Thursday, 30 September 2010

Pain - is it useful?

Most of us spend our lives trying to avoid pain. And usually with good reason. However, I would argue that there are some circumstances in which pain is necessary.

On a personal level, I have tendonitis in my elbows - a problem more commonly known as tennis elbow. The usual treatment for this is a cortisone jab or, in more extreme cases, an operation. When I first noticed that I had this problem, I resolved to go neither route. I realised that the pain was telling me something ("Stop using me!!!"), and that I needed to get to the source of the problem rather than eradicating the symptom - the pain. For this reason, therefore, I underwent chiropractic treatment and extensive rehab gym treatment, to get my whole body working together to support the screaming tendons. It worked ... and after a year and a half I had full use of my arms again. Presently I do very little to take care of the tendons, and occassionally the inflammation flares up again, telling me to take it easy (and more pertinently, to behave myself on a permanent basis!).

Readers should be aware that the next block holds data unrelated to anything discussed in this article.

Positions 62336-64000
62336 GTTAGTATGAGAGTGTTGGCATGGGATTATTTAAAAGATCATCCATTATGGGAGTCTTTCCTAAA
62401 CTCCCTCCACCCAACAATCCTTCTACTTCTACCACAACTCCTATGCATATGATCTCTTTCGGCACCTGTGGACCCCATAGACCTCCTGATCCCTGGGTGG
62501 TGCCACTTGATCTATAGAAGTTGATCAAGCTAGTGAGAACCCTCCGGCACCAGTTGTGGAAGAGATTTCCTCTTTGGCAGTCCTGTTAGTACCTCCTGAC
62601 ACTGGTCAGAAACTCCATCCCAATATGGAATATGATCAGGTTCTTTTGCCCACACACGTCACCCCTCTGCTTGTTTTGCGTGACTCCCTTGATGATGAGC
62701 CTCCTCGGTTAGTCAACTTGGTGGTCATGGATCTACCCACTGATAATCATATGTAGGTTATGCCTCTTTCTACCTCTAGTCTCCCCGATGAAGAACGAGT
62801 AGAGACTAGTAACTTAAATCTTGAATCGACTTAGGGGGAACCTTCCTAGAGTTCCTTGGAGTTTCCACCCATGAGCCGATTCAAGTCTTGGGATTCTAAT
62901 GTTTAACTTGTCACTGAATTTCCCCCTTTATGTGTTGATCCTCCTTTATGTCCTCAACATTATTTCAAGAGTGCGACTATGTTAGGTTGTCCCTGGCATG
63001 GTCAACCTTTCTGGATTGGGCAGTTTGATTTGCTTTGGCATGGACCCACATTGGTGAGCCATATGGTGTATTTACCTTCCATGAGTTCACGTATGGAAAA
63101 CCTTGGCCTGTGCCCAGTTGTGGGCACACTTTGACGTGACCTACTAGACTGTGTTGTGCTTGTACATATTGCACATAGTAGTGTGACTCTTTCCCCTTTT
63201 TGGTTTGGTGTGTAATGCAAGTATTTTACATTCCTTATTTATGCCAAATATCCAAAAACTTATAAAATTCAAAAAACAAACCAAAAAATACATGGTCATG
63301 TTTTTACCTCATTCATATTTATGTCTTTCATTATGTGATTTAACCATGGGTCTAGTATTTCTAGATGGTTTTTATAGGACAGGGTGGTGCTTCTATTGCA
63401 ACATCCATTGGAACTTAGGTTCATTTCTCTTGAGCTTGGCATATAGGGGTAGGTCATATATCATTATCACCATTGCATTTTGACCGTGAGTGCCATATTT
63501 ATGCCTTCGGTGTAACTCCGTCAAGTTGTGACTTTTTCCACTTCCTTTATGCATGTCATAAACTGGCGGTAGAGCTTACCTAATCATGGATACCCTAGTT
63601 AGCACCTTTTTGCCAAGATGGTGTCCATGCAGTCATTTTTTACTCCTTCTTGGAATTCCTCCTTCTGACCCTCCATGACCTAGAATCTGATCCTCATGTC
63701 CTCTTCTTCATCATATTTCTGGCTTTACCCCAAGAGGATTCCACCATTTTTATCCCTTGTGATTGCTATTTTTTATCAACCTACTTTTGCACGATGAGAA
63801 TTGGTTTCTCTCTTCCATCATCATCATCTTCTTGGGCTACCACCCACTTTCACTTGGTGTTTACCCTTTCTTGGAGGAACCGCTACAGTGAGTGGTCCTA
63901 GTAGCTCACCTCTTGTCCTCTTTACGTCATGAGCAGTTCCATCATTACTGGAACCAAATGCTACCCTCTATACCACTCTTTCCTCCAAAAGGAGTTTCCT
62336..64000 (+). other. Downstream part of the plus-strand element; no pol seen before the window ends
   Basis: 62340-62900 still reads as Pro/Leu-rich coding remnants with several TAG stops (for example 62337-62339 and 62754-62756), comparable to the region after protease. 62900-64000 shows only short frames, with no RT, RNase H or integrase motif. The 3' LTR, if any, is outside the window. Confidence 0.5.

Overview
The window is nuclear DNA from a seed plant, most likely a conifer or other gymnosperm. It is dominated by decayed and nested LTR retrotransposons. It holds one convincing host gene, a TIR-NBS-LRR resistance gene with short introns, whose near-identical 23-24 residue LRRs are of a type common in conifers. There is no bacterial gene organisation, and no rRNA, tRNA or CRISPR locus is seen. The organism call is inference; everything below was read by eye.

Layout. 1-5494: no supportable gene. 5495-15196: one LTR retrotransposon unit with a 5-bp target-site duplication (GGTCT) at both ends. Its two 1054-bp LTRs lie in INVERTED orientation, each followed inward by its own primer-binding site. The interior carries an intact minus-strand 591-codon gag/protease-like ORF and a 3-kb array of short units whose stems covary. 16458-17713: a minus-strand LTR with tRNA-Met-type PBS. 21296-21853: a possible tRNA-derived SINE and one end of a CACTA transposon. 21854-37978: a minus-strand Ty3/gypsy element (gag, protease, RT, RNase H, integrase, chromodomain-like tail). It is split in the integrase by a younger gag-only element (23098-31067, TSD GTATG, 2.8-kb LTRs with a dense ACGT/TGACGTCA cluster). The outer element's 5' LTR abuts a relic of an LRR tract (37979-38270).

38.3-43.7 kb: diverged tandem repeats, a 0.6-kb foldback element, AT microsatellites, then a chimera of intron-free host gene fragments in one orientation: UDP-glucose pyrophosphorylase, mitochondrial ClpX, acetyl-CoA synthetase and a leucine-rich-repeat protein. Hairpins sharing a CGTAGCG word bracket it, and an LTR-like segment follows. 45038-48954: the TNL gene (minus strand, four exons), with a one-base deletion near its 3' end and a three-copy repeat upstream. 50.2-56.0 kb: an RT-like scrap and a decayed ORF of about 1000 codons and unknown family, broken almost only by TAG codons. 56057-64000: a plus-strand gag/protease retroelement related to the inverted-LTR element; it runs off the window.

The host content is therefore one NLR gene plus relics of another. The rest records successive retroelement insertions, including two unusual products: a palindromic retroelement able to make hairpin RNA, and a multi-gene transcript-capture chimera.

Another situation in which pain needs to be considered is in people who suffer from leprosy. I have learned, from reading about Dr Paul Brand a pioneer in surgery for leprosy sufferers, that this is one illness where the absence of pain is traumatic, as sufferers do not feel pain and can therefore maim themselves terribly.

I would therefore like to return to my question: is pain useful? I argue that yes, it is.

Wednesday, 29 September 2010

I can fly ....

I'm feeling much lighter!

Several months ago, one bright spark of a morning, I signed up to the RSS of a LOT of blogs. Most of them were on writing, some on scifi, others on Christianity - or at least, by Christian bloggers.

No offense to any of those who's RSS feed I adopted that morning, but I've just cleared out a lot of them. My Reader was feeling a little bit like a can of worms which, once opened, it is very difficult to stuff the worms back into. Thankfully I now have those blog feeds that are important to me, and where there are a lot of posts, I at least know why! I have also removed all those blogs that were, yes, interesting ... but for the most part, I didn't get anything out of them.